Ida Ginsberg

January 02, 1991

Ida Ginsberg, a businesswoman who helped break down racial barriers in Baltimore more than two decades before the civil rights movement of the Sixties, died yesterday at the Levindale nursing home after a long illness. She was 88.

Funeral services will be held at 2 p.m. tomorrow at the Levinson funeral establishment, 6010 Reisterstown Road.

Mrs. Ginsberg, a buyer for fine women's apparel stores in Baltimore, became the first person in Baltimore to employ blacks as managers and buyers when she opened her own shop, Carver's, in 1936.

Former Baltimore Councilwoman Victorine Q. Adams said Mrs. Ginsberg was "way ahead of her time. . . . Many of her employees branched out to work in other stores and into stores of their own."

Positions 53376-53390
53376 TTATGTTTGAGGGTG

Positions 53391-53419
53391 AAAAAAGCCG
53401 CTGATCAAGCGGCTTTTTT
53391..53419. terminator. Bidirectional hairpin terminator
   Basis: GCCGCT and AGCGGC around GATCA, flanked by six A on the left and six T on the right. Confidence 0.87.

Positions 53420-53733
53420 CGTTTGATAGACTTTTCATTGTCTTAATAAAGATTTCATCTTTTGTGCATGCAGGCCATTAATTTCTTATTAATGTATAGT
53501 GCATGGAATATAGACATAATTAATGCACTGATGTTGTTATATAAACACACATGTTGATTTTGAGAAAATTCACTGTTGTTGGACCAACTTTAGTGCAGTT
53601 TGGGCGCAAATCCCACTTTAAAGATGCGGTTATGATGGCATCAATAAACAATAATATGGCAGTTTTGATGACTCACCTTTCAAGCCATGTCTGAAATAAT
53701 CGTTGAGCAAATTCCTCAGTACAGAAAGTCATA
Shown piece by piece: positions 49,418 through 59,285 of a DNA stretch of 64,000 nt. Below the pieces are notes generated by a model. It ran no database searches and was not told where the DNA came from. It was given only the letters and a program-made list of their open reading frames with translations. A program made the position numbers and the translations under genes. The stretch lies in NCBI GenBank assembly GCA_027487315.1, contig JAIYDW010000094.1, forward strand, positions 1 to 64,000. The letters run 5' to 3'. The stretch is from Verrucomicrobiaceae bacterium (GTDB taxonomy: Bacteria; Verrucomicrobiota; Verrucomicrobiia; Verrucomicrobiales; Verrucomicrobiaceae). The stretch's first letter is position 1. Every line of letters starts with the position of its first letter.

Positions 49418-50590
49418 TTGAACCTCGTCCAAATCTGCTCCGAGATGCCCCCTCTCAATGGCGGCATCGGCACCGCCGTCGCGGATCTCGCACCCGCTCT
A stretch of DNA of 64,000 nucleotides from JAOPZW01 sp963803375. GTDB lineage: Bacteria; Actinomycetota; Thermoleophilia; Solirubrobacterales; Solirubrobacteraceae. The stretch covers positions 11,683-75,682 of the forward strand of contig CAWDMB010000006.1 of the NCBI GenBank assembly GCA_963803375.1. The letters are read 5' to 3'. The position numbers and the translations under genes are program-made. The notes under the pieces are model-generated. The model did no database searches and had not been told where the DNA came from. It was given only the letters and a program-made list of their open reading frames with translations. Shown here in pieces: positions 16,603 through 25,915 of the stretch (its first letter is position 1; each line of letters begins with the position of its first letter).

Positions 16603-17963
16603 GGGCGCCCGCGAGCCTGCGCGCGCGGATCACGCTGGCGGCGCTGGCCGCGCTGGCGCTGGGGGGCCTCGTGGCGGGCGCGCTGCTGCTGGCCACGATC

Mrs. Ginsberg was born in Poland and educated in Baltimore schools until the eighth grade. She was an early member of the Altrua Guild and was active in the American Jewish Congress.

Survivors include her daughter, Beatrice Mancuso, a granddaughter, Paula Mancuso Rea; several great grandchildren; and a sister, Jean Conn, all of Baltimore.

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